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Growth of Methylobacterium organophilum in Methanol for the Simultaneous Production of Single-Cell Protein and Metabolites of Interest

Ana Cristina Pantoja Simões1*orcid tiny, Rodrigo Pimentel Fernandes1orcid tiny, Maysa Silva Barreto2orcid tiny, Gabriela Bouça Marques da Costa2orcid tiny Mateus Gomes de Godoy3orcid tiny, Denise Maria Guimarães Freire2orcid tiny and Nei Pereira Jr.1orcid tiny

1Laboratories of Bioprocess Development, School of Chemistry, Federal University of Rio de Janeiro, RJ 21941-972, Brazil

2Microbial Biotechnology Laboratory, Institute of Chemistry, Exact and Natural Sciences Center of the Federal University of Rio de Janeiro, RJ 21941-972, Brazil

3Laboratory of Biotechnology and Microbial Ecology, Institute of Microbiology, Federal University of Rio de Janeiro, RJ 21941-902, Brazil

Article history:

Received: 11 June 2021

Accepted: 9 April 2022

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Key words:

single cell protein; methylotrophic bacterium; methanol consumption


Research backgroundThis study aims to monitor the growth of the methylotrophic bacteria Methylobacterium organophilum in a culture medium with methanol as a carbon source and to verify the production of unicellular proteins and other biomolecules, such as carotenoids, exopolysaccharides and polyhydroxyalkanoates, making them more attractive as animal feed.

Experimental approachBacterial growth was studied in shake flasks using different carbon/nitrogen (C:N) ratios to determine their best ratio for achieving the highest volumetric productivity of cells and substrate consumption rate. This optimal parameter was further used in a fed-batch operating bioreactor system to define the kinetic profile of cell growth. Methanol consumption was measured by HPLC analysis and the extracted pigments were analyzed by liquid chromatography/mass spectrometry. Chemical composition and rheological properties of the produced exopolysaccharides were also determined.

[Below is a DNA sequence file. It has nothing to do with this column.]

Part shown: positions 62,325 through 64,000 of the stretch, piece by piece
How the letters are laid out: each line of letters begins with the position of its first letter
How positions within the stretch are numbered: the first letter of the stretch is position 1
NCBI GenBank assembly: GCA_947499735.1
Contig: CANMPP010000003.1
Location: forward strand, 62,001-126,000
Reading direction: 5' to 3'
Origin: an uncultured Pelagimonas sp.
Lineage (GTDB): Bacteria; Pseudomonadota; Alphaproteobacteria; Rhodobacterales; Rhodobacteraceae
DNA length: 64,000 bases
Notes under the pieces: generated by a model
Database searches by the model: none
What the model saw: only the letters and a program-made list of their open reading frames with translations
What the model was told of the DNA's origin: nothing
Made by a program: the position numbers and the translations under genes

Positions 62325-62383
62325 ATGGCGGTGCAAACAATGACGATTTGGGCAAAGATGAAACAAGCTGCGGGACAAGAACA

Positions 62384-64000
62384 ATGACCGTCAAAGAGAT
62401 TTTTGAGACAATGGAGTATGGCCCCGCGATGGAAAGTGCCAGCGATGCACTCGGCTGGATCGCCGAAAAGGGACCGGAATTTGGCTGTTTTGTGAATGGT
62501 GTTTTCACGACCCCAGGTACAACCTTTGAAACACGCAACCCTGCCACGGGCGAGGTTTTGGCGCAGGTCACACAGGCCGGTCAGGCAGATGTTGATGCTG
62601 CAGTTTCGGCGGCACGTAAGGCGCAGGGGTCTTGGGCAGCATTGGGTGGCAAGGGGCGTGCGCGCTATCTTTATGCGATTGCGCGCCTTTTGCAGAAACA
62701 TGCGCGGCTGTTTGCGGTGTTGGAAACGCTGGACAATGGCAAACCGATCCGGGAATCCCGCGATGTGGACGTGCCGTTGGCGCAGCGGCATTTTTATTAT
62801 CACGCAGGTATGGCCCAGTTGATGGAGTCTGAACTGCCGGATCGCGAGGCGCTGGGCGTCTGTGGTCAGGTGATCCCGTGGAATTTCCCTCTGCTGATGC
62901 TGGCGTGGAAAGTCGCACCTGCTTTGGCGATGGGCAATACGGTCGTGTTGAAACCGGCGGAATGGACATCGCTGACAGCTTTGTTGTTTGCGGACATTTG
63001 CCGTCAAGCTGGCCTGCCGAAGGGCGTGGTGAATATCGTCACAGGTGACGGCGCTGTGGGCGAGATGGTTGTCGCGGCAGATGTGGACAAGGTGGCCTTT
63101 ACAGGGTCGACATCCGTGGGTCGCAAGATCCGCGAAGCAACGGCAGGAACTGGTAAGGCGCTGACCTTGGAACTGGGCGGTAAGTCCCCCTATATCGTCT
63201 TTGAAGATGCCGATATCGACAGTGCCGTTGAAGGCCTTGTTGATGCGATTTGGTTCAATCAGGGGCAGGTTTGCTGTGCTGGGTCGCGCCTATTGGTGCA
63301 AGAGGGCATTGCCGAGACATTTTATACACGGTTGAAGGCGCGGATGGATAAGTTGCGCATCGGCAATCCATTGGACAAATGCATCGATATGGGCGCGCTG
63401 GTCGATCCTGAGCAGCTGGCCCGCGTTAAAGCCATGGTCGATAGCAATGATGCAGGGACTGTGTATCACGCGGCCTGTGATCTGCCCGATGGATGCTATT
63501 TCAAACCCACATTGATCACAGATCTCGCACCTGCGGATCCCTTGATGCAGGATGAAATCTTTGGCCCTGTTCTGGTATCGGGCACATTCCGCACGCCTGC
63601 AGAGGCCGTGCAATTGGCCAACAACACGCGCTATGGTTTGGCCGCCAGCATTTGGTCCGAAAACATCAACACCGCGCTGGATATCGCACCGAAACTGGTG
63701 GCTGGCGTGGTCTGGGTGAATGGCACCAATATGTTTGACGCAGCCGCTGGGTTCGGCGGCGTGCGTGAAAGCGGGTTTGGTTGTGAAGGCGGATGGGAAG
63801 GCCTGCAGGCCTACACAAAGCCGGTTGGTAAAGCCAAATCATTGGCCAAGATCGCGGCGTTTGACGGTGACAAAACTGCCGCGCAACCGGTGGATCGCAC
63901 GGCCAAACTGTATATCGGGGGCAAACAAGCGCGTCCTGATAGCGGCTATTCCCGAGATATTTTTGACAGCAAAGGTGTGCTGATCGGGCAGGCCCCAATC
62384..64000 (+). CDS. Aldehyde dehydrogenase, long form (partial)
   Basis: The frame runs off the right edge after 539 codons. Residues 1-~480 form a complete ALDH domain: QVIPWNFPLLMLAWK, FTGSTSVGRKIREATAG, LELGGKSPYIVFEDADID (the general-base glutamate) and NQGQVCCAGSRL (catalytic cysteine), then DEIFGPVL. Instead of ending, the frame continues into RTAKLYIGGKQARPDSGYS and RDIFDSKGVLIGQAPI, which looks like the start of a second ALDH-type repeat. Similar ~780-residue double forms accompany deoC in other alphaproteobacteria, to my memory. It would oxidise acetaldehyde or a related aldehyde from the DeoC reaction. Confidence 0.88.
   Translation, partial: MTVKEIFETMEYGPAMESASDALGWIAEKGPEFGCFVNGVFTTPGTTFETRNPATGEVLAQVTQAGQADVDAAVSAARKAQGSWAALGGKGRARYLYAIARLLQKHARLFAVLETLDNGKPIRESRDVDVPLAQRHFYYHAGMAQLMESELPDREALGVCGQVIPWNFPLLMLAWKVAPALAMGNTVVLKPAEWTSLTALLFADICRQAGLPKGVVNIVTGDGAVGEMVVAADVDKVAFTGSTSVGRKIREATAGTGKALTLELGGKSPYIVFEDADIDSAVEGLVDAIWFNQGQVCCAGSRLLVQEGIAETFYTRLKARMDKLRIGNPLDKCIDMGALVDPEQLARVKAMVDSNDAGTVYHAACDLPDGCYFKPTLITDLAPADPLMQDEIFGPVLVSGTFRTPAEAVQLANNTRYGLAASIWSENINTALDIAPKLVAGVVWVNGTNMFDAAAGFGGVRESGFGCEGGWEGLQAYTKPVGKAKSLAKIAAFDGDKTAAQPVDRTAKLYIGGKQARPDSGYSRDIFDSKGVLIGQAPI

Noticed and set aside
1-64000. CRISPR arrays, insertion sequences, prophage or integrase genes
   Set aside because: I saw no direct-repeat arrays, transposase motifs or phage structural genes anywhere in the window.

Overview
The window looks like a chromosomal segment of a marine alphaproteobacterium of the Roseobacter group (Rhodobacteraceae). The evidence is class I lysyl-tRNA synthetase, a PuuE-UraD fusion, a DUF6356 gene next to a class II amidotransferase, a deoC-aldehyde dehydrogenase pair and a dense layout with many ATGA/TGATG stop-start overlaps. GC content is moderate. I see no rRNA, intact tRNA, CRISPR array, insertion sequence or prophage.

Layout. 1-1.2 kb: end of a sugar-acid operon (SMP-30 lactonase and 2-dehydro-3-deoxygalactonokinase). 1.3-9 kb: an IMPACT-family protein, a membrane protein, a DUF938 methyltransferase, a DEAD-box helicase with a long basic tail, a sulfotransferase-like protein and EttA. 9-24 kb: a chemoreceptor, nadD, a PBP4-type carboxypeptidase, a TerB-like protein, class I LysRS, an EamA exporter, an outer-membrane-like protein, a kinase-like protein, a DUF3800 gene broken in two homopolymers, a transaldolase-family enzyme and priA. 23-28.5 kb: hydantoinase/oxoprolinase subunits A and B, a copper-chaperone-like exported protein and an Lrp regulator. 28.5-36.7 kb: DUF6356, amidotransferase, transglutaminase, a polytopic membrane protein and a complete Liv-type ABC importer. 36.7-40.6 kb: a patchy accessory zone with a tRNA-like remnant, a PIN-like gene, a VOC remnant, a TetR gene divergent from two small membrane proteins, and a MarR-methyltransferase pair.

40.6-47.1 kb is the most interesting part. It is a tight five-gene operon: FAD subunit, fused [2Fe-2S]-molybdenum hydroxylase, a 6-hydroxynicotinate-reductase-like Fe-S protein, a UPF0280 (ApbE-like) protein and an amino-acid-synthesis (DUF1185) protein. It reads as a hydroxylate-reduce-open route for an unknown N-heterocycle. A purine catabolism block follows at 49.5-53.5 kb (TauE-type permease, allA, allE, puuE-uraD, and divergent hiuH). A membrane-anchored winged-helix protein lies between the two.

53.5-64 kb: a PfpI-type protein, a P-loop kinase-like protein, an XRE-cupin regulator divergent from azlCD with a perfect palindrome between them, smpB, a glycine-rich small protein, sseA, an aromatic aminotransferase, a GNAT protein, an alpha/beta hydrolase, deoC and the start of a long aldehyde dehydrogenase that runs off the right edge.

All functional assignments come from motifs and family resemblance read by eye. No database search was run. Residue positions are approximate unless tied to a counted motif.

Results and conclusionsThe best experimental parameters were verified using an initial methanol concentration of 7 g/L in the culture medium. The same initial substrate concentration was used in the fed-batch operation and after 60 h of cultivation 5 g/L of biomass were obtained. The accumulation of carotenoids associated with cell growth was monitored, reaching a concentration of 1.6 mg/L at the end of the process. These pigments were then analyzed and characterized as a set of xanthophylls (oxidized carotenoids). In addition, two other product types were identified during the fed-batch operation: exopolysaccharides, which reached a concentration of 8.9 g/L at the end of the cultivation, and an intracellular granular structure that was detected by transmission electron microscopy (TEM), suggesting the accumulation of polyhydroxyalkanoate (PHA), most likely polyhydroxybutyrate.

Novelty and scientific contributionMethylobacterium organophilum demonstrated a unique ability to produce compounds of commercial interest. The distinct metabolic diversity of this bacterium makes room for its use in biorefineries.

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